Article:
Guest column: What’s wrong with religious tolerance?

Editor’s Note: Vern Faulkner is editor of The Saint Croix Courier/Courier Weekend, which (like Halifax Magazine) is owned by Advocate Printing & Publishing. This guest column was originally published as an editorial in the Courier. 

A fascinating conversation in the newsroom Tuesday revolved around the Supreme Court of Canada ruling that government bodies cannot include a prayer in any formal public activity.

It’s part of the whole separation-of-church-and-state/freedom of expression/freedom of religion argument, of course. But at the same time those of Christian faiths feel like the Supreme Court decision has violated their own sense of religious freedom to some degree.

During the discussion Tuesday, I recalled that in northern Saskatchewan, public events were frequently launched by prayers—First Nations prayers, that is. Northern Saskatchewan has a significant First Nations/Metis community, and it has long been the tradition of many First Nations peoples to begin key events such as public meetings and other gatherings with prayers, be it a simple invocation by an elder, or a full drum-and-dance prayer song ceremony.

Will the Supreme Court now be sniffing out every Dene potlatch, every Haida or Mik’Maq village gathering, and saying “no prayer, please?” I think not. And even though I am not of First Nations descent, nor ascribe to First Nations spiritual beliefs, I would oppose any such move.

So should I not do the same here? Of course.

I have heard (and in truth, presented) the argument that freedom of religion should also mean freedom from religion. In other words, you don’t knock on my door urging me to follow your beliefs, and I won’t knock on your door urging you to follow mine. It seems fair.

At the same time, in the days when I was a long-haired philosopher studying comparative religions, I observed or participated in the faith-based ceremonies of many different religions including Buddhist, Christian, Pagan and First Nations. There can be no denying faith and religious belief crosses many sectors of society, many cultures. It is, like it or not, essentially universal. How can we acknowledge that?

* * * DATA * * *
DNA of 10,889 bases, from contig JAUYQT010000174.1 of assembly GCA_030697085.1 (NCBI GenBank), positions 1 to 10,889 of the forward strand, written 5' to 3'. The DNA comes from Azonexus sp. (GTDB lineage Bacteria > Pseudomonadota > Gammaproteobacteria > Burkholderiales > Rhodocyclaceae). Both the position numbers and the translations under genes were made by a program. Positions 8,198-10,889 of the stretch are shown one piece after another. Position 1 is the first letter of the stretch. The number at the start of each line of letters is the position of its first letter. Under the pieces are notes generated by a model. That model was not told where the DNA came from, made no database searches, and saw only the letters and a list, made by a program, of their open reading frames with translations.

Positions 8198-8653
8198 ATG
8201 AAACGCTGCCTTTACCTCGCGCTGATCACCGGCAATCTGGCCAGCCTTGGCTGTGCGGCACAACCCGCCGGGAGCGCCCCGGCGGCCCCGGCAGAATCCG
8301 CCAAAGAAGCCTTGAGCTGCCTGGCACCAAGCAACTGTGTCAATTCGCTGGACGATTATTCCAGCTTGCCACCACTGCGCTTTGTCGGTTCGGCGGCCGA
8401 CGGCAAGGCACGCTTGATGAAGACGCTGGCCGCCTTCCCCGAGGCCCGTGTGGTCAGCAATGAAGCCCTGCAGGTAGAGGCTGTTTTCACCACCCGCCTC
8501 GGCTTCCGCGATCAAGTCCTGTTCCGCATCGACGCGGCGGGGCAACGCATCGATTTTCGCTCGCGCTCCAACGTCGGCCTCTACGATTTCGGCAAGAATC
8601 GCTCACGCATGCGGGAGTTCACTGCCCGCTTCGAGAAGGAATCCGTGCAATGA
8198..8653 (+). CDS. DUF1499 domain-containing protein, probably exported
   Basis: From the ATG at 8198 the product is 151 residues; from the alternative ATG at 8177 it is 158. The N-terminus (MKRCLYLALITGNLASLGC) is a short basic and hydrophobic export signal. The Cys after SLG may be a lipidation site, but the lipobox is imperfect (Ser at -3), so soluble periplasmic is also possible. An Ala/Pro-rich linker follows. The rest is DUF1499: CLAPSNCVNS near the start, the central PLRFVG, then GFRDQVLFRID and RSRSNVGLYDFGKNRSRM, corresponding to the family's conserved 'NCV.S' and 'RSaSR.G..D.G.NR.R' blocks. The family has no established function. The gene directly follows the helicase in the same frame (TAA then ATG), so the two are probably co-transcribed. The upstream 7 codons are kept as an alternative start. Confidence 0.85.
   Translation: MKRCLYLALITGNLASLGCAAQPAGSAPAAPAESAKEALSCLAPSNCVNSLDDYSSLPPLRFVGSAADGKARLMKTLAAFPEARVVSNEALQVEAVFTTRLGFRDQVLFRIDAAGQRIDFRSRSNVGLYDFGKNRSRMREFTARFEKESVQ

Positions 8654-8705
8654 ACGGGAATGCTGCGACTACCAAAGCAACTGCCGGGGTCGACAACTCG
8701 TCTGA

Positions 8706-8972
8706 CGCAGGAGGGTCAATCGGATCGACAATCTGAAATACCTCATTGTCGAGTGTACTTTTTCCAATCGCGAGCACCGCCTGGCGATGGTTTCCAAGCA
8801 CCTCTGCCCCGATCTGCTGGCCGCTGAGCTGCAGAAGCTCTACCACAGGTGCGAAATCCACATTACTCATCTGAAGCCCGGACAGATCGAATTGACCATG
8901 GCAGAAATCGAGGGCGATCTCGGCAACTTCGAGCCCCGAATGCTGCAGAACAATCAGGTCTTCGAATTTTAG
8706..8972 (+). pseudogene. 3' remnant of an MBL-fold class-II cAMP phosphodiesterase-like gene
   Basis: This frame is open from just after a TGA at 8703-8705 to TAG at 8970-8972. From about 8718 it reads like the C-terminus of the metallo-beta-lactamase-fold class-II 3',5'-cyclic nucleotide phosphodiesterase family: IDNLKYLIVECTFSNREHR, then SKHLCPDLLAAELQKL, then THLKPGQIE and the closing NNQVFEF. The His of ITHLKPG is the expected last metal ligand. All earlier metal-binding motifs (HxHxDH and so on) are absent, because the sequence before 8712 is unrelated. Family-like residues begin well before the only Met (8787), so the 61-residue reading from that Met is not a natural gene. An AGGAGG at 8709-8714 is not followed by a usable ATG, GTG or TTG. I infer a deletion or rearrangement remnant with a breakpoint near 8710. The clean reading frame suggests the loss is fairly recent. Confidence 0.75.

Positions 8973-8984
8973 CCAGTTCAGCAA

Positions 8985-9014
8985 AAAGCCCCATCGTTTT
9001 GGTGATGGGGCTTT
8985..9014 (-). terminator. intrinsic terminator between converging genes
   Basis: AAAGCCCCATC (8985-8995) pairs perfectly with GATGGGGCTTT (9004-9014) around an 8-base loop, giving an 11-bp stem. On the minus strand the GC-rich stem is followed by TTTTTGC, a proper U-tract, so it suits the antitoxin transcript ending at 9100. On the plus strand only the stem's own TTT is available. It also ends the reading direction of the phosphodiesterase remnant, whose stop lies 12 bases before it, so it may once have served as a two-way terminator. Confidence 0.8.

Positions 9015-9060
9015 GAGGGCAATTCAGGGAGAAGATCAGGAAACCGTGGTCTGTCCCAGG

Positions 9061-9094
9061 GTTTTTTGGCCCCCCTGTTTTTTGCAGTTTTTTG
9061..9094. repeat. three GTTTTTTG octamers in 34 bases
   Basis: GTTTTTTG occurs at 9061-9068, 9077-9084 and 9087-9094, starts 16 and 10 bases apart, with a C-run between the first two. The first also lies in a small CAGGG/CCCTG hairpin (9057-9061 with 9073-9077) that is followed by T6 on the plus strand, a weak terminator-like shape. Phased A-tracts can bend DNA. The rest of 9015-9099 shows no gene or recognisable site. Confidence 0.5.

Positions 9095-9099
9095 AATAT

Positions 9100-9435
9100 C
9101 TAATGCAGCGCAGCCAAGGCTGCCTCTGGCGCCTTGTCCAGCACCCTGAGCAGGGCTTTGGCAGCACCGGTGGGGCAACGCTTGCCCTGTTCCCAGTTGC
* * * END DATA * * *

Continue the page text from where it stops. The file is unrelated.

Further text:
Were a council meeting to begin with a different prayer, say Buddhist invocation this week, a devotion to the Aga Khan last week, a prayer to the Mother Goddess the week before, I would be delighted at the universality presented. Now, I am not a follower of any of those particular beliefs, so I would not participate in the prayers, but at the same time, I would not be offended by those devotions. I would also hope the devotees of those faiths would respect my non-participation.

That, to me, seems fair, reasonable, inclusive. Why can’t we live like that? (Some faiths do already: Ismaili Muslims, and several offshoots of Buddhism and Hinduism hold the general view other religions are nothing more than different guises of the same Almighty.)

I have seen public events begin with inclusive and/or non-secular invocations, aimed at including First Nations, Judeo-Christian and other traditions typical of the region (Mennonites, for example, are strongly represented in the Prairies). For that reason, I suggest councils of this or any other region to offer a universal “Before we begin, let us all look to our chosen guides—moral, spiritual and personal—so that we may conduct our affairs with grace, honour and the strength of will to serve our citizens as they deserve” kind of prayer or invocation. It would, in my mind, be universal, for it excludes none.

Another point raised in our Tuesday discussion is that the individual who launched the complaint that landed in the Supreme Court was, presumably an atheist. It must be noted a healthy core of atheists proselytize their point of view with just as much fervor and conviction as believers of any deity-based faith. But if freedom of religion also means freedom from religion, should it not also mean freedom from non-religion?

I am reminded of a lovely work, “The Trees,” from Rush, which is quite insightful in this regard. The song depicts trees who are unhappy with those who have other traits and want some degree of equality. The final line of the song? “The trees are all kept equal by hatchet, axe and saw.”

And in this case, the Supreme Court could not see the forest for the trees.


This story was originally published in Halifax Magazine.

You have ? free views left this month!
Click HERE to login, or HERE to register.


Related Stories